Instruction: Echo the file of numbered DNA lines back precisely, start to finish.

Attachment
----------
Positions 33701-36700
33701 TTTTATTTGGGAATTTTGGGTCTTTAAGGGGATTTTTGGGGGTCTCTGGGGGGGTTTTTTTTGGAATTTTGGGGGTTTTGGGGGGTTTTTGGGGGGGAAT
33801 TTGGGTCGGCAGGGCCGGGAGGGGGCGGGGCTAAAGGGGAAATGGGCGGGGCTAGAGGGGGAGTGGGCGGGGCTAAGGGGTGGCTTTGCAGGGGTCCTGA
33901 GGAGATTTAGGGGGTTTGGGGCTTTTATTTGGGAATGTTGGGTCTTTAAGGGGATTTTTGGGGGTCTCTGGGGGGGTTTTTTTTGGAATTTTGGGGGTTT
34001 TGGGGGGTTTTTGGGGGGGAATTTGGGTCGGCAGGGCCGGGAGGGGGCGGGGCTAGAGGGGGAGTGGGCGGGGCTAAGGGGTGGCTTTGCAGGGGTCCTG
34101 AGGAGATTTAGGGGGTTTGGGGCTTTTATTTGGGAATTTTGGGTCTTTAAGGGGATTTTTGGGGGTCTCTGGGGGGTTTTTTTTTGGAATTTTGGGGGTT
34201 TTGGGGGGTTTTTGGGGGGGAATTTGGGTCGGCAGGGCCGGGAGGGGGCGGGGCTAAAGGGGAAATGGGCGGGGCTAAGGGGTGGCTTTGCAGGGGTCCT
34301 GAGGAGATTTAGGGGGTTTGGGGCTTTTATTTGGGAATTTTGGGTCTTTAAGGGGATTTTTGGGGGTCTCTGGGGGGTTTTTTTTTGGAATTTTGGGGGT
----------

Positions 33701-36700
33701 TTTTATTTGGGAATTTTGGGTCTTTAAGGGGATTTTTGGGGGTCTCTGGGGGGGTTTTTTTTGGAATTTTGGGGGTTTTGGGGGGTTTTTGGGGGGGAAT
33801 TTGGGTCGGCAGGGCCGGGAGGGGGCGGGGCTAAAGGGGAAATGGGCGGGGCTAGAGGGGGAGTGGGCGGGGCTAAGGGGTGGCTTTGCAGGGGTCCTGA
33901 GGAGATTTAGGGGGTTTGGGGCTTTTATTTGGGAATGTTGGGTCTTTAAGGGGATTTTTGGGGGTCTCTGGGGGGGTTTTTTTTGGAATTTTGGGGGTTT
34001 TGGGGGGTTTTTGGGGGGGAATTTGGGTCGGCAGGGCCGGGAGGGGGCGGGGCTAGAGGGGGAGTGGGCGGGGCTAAGGGGTGGCTTTGCAGGGGTCCTG
34101 AGGAGATTTAGGGGGTTTGGGGCTTTTATTTGGGAATTTTGGGTCTTTAAGGGGATTTTTGGGGGTCTCTGGGGGGTTTTTTTTTGGAATTTTGGGGGTT
34201 TTGGGGGGTTTTTGGGGGGGAATTTGGGTCGGCAGGGCCGGGAGGGGGCGGGGCTAAAGGGGAAATGGGCGGGGCTAAGGGGTGGCTTTGCAGGGGTCCT
34301 GAGGAGATTTAGGGGGTTTGGGGCTTTTATTTGGGAATTTTGGGTCTTTAAGGGGATTTTTGGGGGTCTCTGGGGGGTTTTTTTTTGGAATTTTGGGGGT